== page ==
– Originally appeared on Hercules Moment.

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[Album Review]: Lee Fields – Emma Jean

LF_Emma-Jean_Cover-smaller “No man is an island, but you cast me off”

“This is a man’s world,” James Brown once posited, before clarifying “But, it wouldn’t be nothin’, nothin’, without a woman or a girl”. On his third album for Truth and Soul Records with The Expressions, it seems these words hang heavy over Lee Fields, a man once nicknamed “Little JB” for his vocal and physical resemblance to The Godfather of Soul. After toiling away in minor obscurity for the best part of fifty years, Fields builds on the acclaim of recent years and perhaps reveals something about himself on a record named Emma Jean for his mother, where hard times and breaking hearts abound.

Partly recorded and mixed in Dan Auerbach of The Black Keys’s Easy Eye Sound Studio in Nashville, Emma Jean sees Fields moving at a slower, but more confident pace than previous. Rather than the kicking and screaming Fields found on Faithful Man (which featured in The Grapevine’s Best Albums of 2012), Emma Jean finds Fields settling comfortably into his role as an elder statesman of old-school R&B and reconnecting with his Southern roots on the smooth Tulsa soul of the late J.J. Cale’s ‘Magnolia’. While paying respect to the original, The Expressions trade wheezing harmonica for shimmering pedal steel and Fields’s resonant vocals lift this devotional to giddy heights. Similarly, the Dan Auerbach penned ‘Paralyze’ oozes with bluesy drama, while the reeling groove and gospel backing vocals of ‘In The Woods’ recalls the finest hours of Memphis’s Hi Records. Elsewhere though, Fields still excels in delivering hard-hitting funk, especially in the unadulterated foot-stompin’and hollerin’ of ‘Talk To Somebody’.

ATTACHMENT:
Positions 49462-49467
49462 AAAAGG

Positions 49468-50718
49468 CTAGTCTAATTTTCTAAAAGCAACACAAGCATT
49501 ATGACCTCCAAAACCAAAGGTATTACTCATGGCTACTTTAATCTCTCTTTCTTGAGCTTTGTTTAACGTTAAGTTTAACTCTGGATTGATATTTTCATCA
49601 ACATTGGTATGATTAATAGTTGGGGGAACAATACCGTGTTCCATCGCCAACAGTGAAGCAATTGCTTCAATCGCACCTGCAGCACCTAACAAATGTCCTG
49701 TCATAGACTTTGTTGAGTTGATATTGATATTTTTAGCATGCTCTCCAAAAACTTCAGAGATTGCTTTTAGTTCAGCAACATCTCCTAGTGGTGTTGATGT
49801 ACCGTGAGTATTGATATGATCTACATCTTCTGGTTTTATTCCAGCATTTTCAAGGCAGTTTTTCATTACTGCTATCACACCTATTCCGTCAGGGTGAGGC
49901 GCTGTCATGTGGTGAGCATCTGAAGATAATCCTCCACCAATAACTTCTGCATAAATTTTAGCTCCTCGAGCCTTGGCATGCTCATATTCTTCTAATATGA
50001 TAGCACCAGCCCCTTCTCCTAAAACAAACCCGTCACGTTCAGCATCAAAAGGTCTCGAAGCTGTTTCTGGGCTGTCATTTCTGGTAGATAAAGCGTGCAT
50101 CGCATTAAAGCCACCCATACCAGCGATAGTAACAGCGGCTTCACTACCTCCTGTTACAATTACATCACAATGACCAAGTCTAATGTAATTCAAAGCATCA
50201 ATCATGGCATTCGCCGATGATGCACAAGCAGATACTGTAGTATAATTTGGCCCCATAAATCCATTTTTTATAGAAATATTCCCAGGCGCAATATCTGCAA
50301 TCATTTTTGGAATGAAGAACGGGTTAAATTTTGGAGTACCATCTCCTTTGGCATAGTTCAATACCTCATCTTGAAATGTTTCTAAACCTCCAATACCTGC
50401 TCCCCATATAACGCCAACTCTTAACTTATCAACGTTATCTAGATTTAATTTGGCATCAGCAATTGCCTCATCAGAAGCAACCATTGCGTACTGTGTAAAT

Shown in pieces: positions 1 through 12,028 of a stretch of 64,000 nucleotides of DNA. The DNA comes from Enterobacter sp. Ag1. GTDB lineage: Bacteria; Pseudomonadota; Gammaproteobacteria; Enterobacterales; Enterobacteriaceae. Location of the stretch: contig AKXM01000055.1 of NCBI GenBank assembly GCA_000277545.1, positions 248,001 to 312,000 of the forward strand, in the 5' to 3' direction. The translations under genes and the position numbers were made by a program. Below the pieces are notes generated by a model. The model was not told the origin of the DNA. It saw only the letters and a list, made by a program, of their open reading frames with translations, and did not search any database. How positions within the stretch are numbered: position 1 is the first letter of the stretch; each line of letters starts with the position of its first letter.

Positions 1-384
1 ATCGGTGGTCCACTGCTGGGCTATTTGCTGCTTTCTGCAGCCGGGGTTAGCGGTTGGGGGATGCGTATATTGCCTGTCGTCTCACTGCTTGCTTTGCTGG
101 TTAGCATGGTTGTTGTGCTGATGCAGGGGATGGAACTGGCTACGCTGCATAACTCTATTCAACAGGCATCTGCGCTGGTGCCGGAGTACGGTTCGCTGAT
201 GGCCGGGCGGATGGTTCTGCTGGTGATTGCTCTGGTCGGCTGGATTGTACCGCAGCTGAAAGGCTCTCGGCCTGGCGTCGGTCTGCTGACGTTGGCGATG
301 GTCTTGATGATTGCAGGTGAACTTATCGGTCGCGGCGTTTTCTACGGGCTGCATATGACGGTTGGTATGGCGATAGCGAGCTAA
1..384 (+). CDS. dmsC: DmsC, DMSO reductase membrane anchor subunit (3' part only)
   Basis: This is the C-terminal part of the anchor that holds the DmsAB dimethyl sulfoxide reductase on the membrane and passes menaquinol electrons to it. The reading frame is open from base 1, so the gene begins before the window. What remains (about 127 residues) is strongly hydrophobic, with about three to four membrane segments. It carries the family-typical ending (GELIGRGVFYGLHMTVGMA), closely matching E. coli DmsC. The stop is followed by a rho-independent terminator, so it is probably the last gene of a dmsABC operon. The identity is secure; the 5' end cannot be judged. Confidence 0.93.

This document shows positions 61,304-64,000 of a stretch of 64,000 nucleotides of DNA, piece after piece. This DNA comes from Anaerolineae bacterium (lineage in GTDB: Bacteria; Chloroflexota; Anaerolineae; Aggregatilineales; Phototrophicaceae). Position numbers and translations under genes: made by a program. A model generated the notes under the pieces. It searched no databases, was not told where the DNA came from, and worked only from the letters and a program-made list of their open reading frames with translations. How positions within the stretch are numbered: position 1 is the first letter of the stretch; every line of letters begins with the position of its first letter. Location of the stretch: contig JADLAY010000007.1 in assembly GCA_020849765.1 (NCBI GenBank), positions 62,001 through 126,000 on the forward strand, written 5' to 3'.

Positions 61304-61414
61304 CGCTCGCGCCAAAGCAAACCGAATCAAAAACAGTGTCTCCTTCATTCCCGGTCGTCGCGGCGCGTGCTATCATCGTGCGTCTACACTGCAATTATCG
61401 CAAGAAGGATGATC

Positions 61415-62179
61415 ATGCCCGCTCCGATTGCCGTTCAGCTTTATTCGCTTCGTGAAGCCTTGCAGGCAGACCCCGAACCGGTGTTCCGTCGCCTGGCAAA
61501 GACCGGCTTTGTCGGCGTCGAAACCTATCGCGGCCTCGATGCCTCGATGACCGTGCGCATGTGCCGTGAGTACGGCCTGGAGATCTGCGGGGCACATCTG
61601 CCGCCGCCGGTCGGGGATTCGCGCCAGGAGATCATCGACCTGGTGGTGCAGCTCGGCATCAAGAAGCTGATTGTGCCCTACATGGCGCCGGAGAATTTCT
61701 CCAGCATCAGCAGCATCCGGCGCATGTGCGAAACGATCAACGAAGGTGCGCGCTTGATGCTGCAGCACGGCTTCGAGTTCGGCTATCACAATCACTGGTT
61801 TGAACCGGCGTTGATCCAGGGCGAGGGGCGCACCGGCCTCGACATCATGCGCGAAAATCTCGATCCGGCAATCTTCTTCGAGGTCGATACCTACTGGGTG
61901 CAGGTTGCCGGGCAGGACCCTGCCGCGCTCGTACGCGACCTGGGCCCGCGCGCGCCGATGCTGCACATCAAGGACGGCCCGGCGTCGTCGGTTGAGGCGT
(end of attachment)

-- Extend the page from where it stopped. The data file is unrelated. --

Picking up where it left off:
Throughout Emma Jean, Fields illustrates faltering relationships and the differing reactions of his male protagonists, ranging from bitterness and chest-beating to reconciliatory promises and torch carrying for lost love, which reach their peak in the closing pair ‘Stone Angel’ and ‘Don’t Leave Me This Way’. Left abandoned and burned by the femme fatale of ‘Stone Angel’, Fields’s outward machismo is undermined by private promises of better times which ultimately fall away to the heartfelt petition of ‘Don’t Leave Me This Way’. Brought to his knees, Fields wails like a man with nothing left to lose as slinky guitar and building horn blasts conjure up the spirit of Sam Cooke’s ‘Bring It On Home’, drawing Emma Jean to a triumphant close.

While the influences he channels into his work are plain to see, Lee Fields always keeps his best foot striding forward to somewhere innovative and new. And, at the age of 63, he may have delivered the finest album of his career. So far…

Emma Jean will be released through Truth and Soul Records on Monday 2nd June.